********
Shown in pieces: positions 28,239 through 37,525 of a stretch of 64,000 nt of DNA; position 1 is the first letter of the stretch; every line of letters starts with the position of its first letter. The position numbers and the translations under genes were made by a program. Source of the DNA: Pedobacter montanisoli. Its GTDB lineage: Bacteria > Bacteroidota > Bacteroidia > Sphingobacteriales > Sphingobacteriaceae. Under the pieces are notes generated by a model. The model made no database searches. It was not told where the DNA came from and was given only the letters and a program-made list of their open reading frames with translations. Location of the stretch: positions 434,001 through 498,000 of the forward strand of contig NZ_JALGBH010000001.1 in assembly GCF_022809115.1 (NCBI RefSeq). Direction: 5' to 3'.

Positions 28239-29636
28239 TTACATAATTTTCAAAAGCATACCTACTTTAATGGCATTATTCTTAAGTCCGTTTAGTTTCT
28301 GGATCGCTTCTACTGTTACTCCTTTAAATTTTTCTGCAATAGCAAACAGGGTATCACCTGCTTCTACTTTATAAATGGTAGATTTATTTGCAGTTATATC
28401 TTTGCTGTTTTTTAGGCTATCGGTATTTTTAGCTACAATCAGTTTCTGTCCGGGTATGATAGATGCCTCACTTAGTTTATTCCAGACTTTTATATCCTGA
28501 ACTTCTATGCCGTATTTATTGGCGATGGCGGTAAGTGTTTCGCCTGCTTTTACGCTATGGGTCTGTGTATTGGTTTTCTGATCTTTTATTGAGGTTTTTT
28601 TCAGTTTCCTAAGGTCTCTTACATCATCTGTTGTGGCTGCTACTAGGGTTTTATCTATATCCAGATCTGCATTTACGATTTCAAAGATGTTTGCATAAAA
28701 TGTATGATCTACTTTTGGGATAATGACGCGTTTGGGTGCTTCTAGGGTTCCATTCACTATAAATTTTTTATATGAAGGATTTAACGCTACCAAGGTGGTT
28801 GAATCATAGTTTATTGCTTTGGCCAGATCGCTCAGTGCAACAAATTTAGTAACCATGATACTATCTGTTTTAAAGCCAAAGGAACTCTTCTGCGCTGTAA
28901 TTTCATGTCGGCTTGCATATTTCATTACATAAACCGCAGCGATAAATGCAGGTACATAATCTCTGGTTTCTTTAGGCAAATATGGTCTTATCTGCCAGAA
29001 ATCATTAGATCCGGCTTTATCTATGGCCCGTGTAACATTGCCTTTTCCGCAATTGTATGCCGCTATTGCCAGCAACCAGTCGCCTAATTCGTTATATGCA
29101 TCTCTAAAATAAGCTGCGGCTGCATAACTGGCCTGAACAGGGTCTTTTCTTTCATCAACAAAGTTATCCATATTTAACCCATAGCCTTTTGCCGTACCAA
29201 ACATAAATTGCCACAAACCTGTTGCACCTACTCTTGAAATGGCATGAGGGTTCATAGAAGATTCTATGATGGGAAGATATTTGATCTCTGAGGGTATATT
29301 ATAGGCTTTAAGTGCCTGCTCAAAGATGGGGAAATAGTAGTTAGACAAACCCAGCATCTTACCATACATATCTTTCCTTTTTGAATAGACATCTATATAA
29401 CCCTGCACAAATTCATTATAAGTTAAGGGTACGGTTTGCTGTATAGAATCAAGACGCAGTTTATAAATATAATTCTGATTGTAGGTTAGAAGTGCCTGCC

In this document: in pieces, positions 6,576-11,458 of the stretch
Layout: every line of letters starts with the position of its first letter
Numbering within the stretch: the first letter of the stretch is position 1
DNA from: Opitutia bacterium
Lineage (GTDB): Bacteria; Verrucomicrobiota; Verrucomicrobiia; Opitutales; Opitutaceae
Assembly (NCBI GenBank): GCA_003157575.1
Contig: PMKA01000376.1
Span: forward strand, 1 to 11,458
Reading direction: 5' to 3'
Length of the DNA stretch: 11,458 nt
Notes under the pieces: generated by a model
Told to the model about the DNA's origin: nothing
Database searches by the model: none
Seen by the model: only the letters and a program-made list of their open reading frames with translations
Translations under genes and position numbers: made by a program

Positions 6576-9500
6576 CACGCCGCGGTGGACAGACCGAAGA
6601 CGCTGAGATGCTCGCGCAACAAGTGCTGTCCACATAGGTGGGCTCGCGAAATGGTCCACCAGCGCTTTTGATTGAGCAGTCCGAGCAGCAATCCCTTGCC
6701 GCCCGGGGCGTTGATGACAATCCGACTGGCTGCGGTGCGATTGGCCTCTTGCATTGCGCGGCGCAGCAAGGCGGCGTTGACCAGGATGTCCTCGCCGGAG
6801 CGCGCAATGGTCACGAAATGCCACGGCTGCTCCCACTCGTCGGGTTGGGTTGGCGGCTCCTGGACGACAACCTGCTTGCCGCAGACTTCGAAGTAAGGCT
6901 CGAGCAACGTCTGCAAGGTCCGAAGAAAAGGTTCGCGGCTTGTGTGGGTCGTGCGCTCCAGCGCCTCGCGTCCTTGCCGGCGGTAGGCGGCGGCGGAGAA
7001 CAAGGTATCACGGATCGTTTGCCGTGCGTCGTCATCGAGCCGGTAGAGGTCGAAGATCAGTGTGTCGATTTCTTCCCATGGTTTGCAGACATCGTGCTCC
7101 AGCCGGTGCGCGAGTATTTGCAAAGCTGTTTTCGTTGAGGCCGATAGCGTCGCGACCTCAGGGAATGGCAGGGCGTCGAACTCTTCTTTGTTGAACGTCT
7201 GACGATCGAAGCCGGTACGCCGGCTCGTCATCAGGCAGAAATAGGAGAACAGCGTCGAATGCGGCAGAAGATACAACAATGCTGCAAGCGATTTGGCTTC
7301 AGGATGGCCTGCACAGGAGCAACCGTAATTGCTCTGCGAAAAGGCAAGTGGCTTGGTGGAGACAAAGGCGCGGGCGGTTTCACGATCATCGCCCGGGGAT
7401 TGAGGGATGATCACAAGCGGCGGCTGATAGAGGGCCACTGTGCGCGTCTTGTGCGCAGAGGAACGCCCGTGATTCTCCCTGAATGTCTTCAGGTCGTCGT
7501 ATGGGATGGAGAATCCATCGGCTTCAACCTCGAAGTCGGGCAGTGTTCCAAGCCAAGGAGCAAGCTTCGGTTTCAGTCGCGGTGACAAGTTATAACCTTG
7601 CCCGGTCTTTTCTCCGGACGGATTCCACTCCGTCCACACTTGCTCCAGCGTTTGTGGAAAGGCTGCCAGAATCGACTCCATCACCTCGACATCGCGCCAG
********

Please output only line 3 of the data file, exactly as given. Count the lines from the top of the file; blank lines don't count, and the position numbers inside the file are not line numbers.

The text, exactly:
28239 TTACATAATTTTCAAAAGCATACCTACTTTAATGGCATTATTCTTAAGTCCGTTTAGTTTCT